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Expert calls for nonprofits to unite to flex their economic and social muscle

he Kansas City Star (Kansas City, Missouri) | By DIANE STAFFORD

November 20, 2009

It’s time for that to change, starting with strong lobbying efforts in city halls, statehouses and the U.S. Capitol, says Robert Egger, director of the V3 Campaign and an expert in nonprofit management.

Egger’s address Thursday at the Philanthropy Midwest Conference in Overland Park was a call to move the nonprofit sector beyond practicing charity to make its economic and social power known.

Nonprofits produce 7 percent of the U.S. gross national product and hold $3 trillion in assets, he noted.

Nov. 20—Voice. Value. Votes.

For all the good — financial and charitable — that the nonprofit sector does in America, it hasn’t banded together to develop those three Vs.

It’s time for that to change, starting with strong lobbying efforts in city halls, statehouses and the U.S. Capitol, says Robert Egger, director of the V3 Campaign and an expert in nonprofit management.

Egger’s address Thursday at the Philanthropy Midwest Conference in Overland Park was a call to move the nonprofit sector beyond practicing charity to make its economic and social power known.

It is a sector whose parts are often seen as having little in common: What do arts organizations and food kitchens have to do with each other? But nonprofits are “all the things that make a community whole and beautiful and livable,” he said.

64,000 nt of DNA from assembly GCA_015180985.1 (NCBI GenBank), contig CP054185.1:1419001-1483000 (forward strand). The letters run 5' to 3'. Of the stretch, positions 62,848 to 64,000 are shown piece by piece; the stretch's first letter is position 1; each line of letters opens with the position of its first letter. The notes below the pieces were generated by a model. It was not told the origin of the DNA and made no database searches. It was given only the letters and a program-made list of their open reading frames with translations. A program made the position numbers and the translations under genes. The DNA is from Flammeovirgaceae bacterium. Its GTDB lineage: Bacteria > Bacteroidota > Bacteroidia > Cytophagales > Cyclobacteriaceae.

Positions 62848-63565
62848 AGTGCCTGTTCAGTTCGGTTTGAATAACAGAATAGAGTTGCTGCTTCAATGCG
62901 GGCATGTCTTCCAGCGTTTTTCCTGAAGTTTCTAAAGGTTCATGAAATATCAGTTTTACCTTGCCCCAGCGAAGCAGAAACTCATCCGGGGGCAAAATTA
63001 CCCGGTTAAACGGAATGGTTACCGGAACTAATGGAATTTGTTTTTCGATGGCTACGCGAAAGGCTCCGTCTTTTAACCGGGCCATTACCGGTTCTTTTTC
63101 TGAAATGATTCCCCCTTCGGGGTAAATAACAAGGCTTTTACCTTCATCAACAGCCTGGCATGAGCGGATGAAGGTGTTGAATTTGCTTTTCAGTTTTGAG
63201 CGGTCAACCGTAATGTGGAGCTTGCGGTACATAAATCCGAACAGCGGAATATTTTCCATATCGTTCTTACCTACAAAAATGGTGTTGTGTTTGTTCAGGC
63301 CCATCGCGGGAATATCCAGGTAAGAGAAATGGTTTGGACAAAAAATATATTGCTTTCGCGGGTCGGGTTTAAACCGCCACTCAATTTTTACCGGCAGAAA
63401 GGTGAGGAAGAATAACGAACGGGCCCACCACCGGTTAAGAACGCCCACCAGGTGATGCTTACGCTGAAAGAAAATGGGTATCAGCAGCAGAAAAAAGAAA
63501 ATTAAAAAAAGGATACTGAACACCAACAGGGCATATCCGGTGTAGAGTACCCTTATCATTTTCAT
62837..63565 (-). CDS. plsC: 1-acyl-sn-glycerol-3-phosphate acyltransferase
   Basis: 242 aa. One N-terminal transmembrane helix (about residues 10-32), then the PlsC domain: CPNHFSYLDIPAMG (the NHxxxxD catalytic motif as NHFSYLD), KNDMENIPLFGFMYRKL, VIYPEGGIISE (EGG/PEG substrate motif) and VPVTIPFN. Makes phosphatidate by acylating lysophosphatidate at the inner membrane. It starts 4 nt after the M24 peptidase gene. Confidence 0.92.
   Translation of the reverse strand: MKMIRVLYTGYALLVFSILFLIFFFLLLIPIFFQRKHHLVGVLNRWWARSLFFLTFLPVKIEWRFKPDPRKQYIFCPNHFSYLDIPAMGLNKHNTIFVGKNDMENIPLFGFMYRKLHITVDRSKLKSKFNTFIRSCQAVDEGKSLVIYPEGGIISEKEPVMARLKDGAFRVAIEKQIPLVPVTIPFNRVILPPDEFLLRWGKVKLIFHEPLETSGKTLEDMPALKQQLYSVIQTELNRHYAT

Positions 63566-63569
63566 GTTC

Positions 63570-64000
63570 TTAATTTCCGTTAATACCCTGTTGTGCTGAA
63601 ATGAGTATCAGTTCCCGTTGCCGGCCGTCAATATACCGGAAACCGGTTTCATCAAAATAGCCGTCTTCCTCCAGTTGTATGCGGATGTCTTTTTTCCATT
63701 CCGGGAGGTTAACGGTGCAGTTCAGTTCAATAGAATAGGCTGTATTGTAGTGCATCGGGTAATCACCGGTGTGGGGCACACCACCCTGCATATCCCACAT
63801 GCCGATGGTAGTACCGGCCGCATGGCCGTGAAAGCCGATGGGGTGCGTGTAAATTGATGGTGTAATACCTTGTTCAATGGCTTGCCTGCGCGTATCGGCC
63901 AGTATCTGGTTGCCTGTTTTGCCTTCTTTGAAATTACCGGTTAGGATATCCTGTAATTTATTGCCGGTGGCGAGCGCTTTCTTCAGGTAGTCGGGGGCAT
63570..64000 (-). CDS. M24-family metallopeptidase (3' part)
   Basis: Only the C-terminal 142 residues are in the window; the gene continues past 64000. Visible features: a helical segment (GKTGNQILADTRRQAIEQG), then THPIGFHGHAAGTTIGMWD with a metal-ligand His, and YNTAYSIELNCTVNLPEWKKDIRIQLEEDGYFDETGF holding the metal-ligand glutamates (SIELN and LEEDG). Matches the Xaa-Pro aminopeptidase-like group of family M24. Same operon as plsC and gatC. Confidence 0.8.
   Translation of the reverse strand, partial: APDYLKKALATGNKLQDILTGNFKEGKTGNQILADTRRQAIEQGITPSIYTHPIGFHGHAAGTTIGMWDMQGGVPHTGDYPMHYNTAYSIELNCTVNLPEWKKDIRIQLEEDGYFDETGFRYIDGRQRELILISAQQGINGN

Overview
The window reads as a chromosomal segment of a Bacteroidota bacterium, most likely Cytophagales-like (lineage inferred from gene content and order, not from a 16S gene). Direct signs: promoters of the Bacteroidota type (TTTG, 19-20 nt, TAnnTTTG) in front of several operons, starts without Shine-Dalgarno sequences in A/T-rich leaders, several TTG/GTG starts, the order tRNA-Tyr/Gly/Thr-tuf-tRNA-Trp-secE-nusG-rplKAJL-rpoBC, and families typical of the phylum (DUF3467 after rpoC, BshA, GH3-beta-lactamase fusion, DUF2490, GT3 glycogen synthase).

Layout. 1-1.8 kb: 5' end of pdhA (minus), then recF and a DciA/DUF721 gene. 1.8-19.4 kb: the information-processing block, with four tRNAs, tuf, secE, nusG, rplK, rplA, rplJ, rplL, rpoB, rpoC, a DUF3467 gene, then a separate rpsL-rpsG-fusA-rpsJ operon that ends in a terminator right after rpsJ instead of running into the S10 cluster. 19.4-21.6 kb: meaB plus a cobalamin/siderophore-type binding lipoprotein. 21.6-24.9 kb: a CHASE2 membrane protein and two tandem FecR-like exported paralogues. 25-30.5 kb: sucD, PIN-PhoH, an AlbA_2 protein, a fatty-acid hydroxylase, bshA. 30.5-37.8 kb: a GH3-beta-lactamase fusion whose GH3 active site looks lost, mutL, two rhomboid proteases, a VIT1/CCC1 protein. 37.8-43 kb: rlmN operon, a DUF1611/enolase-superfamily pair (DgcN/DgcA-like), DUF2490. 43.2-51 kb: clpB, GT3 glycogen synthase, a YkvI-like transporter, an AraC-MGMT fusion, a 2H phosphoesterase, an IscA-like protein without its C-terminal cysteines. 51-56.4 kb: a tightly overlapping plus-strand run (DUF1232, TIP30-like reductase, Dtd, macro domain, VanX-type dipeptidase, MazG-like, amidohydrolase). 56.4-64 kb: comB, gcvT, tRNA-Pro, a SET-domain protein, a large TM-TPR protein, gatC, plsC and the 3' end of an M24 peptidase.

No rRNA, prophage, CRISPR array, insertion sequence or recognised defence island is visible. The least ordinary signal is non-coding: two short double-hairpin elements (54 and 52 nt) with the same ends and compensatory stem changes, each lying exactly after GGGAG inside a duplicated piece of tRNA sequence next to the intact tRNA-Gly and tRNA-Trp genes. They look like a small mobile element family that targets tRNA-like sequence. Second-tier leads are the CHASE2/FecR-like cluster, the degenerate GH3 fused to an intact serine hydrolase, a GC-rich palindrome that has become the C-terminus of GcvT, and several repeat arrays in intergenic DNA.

Egger founded Washington’s D.C. Central Kitchen and wrote “Begging for Change: The Dollars and Sense of Making Nonprofits Responsive, Efficient, and Rewarding for All.”

Nonprofits produce 7 percent of the U.S. gross national product and hold $3 trillion in assets, he noted.

The 14 million nonprofit employees, the 80 million who volunteer and the $300 billion in philanthropic contributions annually combine to create a powerful economic force that needs to be recognized by elected officials, he said.

Nonprofits, Egger said, are saddled with a business structure in which they “fight each other for grant money and have to report every 15 minutes how we spend it.” Charities must control overhead and spend wisely, but that should not be the full measure of a successful nonprofit, he said.

Egger said the sector needs to move from a handout mentality to encourage more microcredit and social enterprise efforts.

It also should demand a leadership role in federal job-creation plans to rebuild the U.S. economy, he said.

“It’s an urban myth that nonprofits can’t be involved in politics,” Egger said.

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